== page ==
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Teaching development economics with historical perspectives: a case of curriculum diversification

Daniela Tavasci profile picture

Dr Daniela Tavasci

Reader In Economics & Finance

Use of the teaching approach known as Teaching with Historical Perspectives helps learners to understand how sharecropping developed historically, and how it was overcome in the developed world. It also shows how economists’ understanding can be contextualised historically.

Responding to a need

Sharecropping, the system in which the landlord allows a tenant to use the land in exchange for a share of the crop, has been a longstanding bone of contention.

Four decades ago, Stiglits’ (1986) neoclassical “New Development Economics” claimed that it was an efficient response to asymmetric information. Badhuri (1986) presented an alternative view to explain sharecropping which emphasised interlocking exchanges in the various markets which tenants were forced into.

Teaching with Historical Perspectives is a teaching approach that assumes that theories evolve as a result of both real issues and debates within various scientific fields

The approach

This approach introduces the two opposing views, based on different systems of thought, each with its own assumptions and methods of enquiry. These are historically contextualised as part of broader schools of thought. This allows for a number of reflections in the classroom and provides an exemplar of diversifying the curriculum in development economics.


The case provides two competing views on the origins of a widespread institution. It exposes students to the idea that there is a mainstream within a discipline (in economics this is traditionally neoclassical economics) and alternative views.   


The case clearly provides an example of how the curriculum and the reading list can be diversified to include different views.


The case supports educators and students to:

i)    Acknowledge values as part of Economics
Acknowledging that power and privilege are inherent concepts in all societies, and any inquiry into society (including how that society operates economically) must consider power relations and how some groups are privileged over others. It recognises that historical forces have long-standing effects on societies that still need addressing today, including racism, sexism, elitism, homophobia and other forms of prejudice, and that the object of study can be to further resolve social injustices.

ii)    Treat equally African, Asian, American, Australasian and European philosophy, methods, lived experiences, resources, readings and writings in the curriculum.

iii)    Take a critical, real-world approach, which includes the perspectives of marginalised people on the economy.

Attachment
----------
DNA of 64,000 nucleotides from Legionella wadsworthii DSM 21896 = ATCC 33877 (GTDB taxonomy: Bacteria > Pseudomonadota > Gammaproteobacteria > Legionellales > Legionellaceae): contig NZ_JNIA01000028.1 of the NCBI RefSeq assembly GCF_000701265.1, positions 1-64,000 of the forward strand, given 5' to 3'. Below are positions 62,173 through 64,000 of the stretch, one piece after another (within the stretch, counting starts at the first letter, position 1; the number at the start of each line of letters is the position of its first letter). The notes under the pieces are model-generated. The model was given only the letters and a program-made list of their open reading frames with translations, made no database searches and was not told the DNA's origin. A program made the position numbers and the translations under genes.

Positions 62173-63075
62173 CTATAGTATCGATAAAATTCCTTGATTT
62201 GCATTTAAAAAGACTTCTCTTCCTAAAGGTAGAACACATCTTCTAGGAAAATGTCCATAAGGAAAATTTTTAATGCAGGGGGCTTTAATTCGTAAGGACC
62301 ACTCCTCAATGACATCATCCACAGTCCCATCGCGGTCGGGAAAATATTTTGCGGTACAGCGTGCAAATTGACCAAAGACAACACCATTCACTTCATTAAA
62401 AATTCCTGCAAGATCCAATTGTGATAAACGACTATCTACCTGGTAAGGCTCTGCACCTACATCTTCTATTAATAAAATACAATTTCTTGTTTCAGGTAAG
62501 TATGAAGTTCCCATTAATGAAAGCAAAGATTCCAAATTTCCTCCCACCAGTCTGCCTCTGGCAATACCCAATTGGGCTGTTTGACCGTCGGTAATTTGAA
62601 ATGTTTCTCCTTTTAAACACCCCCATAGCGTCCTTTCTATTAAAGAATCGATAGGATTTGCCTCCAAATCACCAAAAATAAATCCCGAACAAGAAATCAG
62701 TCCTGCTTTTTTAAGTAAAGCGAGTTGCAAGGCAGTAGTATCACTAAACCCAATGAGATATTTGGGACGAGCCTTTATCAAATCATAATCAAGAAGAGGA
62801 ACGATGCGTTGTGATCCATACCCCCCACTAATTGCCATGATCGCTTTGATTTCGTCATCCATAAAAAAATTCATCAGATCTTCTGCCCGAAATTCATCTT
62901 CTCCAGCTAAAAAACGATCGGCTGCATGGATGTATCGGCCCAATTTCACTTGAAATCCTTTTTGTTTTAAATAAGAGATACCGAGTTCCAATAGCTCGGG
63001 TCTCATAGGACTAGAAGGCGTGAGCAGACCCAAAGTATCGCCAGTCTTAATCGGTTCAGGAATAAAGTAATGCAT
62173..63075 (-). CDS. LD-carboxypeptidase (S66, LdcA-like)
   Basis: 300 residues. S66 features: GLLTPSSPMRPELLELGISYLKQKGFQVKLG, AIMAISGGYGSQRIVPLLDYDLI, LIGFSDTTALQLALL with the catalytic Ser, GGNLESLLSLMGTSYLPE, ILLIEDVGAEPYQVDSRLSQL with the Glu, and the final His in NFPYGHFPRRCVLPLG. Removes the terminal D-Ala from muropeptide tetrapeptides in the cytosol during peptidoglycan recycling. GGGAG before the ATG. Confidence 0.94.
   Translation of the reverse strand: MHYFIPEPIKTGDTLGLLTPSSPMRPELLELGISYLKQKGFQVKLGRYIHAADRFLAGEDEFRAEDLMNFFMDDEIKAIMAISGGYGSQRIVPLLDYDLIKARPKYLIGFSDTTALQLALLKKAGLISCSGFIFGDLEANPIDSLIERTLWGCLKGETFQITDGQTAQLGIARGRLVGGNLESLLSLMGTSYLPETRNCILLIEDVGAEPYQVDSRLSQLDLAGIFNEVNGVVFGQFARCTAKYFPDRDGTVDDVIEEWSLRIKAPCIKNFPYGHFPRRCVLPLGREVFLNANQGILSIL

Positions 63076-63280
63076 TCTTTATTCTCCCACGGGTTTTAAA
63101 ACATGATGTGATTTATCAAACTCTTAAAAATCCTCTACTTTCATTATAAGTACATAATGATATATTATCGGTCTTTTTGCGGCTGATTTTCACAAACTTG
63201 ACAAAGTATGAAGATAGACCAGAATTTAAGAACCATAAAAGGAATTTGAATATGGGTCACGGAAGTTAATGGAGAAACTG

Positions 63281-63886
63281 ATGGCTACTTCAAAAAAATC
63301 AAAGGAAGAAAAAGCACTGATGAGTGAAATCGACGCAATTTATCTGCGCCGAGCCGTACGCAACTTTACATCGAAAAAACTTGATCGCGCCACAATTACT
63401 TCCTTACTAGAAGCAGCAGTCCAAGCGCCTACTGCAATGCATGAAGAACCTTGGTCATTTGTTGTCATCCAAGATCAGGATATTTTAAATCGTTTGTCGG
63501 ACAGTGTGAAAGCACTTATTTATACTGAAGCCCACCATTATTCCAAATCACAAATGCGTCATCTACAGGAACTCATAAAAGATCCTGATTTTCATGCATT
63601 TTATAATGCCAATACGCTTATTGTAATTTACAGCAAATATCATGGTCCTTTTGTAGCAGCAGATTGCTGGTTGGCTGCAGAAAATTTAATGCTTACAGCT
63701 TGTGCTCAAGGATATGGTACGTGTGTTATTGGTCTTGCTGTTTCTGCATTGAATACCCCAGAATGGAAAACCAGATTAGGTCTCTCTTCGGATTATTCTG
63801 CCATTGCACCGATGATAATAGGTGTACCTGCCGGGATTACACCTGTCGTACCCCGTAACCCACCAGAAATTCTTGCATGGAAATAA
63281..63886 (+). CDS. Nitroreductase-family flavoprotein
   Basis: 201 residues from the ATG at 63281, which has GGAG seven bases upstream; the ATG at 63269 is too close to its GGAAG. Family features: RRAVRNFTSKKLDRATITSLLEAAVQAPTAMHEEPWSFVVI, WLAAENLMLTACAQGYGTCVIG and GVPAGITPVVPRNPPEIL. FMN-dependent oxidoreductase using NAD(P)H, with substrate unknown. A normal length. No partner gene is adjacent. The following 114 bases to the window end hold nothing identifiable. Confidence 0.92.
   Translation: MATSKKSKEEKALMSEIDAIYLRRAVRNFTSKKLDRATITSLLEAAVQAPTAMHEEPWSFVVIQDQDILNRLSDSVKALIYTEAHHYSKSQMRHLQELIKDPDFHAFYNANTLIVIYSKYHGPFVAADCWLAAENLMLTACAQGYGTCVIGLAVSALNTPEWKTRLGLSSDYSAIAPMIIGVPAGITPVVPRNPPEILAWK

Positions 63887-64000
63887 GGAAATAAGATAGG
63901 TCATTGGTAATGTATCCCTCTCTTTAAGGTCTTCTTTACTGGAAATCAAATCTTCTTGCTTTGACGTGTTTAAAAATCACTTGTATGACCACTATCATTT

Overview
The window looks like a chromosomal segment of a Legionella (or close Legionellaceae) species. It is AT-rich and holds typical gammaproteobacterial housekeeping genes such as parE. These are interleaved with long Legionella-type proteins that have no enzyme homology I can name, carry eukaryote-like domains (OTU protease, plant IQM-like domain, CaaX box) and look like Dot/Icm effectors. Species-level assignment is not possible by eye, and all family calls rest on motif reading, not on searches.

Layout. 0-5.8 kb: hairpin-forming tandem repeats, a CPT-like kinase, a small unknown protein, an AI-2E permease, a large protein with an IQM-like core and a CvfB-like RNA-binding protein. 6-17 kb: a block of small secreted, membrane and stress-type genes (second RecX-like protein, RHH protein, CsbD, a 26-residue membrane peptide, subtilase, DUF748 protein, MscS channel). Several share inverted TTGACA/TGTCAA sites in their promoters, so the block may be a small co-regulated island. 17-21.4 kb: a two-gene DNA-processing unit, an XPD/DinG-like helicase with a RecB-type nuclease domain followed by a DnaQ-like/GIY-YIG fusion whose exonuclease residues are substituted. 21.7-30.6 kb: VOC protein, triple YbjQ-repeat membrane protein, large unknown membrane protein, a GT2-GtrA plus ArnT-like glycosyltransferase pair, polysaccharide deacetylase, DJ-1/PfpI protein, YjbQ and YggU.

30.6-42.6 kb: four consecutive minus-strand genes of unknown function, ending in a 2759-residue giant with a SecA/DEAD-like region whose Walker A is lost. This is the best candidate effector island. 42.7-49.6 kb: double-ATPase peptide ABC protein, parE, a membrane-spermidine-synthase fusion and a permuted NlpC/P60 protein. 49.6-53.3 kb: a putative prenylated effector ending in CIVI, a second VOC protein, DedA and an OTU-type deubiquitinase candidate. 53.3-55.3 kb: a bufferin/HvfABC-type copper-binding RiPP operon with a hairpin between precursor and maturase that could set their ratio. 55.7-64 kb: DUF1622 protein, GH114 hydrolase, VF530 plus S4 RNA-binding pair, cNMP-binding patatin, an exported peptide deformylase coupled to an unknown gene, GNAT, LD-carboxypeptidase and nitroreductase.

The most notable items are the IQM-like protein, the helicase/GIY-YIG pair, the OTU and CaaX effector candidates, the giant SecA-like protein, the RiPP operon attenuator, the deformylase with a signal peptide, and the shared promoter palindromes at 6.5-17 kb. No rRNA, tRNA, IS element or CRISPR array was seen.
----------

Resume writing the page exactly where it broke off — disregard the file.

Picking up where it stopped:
iv)    Be self-reflective and ask how we are taught about the world.

How the history of a discipline is a route to a diversified curriculum

Teaching with Historical Perspectives (THP) is a teaching approach that assumes that theories evolve as a result of both real issues and debates within various scientific fields. THP presents various historical perspectives to real problems, allowing a teacher to move beyond the static categorisations of standard textbooks and to take a pluralistic approach by exposing students to how academic disciplines have changed throughout their history not only in terms of content but also in terms of methodology, questions asked, and problems faced.

In this respect, then, THP provides a context and an experience of teaching and learning with authenticity and pluralism. Thus, it not only engages students in the classroom; it also helps them to develop the problem-solving and debating skills that are so essential for any professional.

THP is a historically framed route to a diverse and authentically inclusive curriculum.

THP can be seen as an adaptation of standard Problem Based Learning, based on the idea that students are presented with the same problems of the past so that they are enabled to retrace historical interpretations, solutions and policy prescriptions. Each economic theory then is not just a model taken from the textbook, it is a solution that one specific past thinker/scientist produced in response to a specific real economic problem. However, the interpretations of some issues might be controversial and might have triggered debates within the discipline. So students might be presented with various interpretations and solutions to the very same problem.

  • First, this approach, presents fosters pluralism in teaching and exposes students to debates. In doing so it is a route to diversification of the curriculum.
  • Second, it provides a (historical) and logical structure to a module.
  • Third, it contextualises the discipline and the specific issues and concepts that are addressed, and promotes active learning.

Watch the lightening talk

Teaching with Historical Perspectives - Daniela Tavasci and Luigi Ventimiglia

Dr Daniela Tavasci

Reader in Economics and Finance

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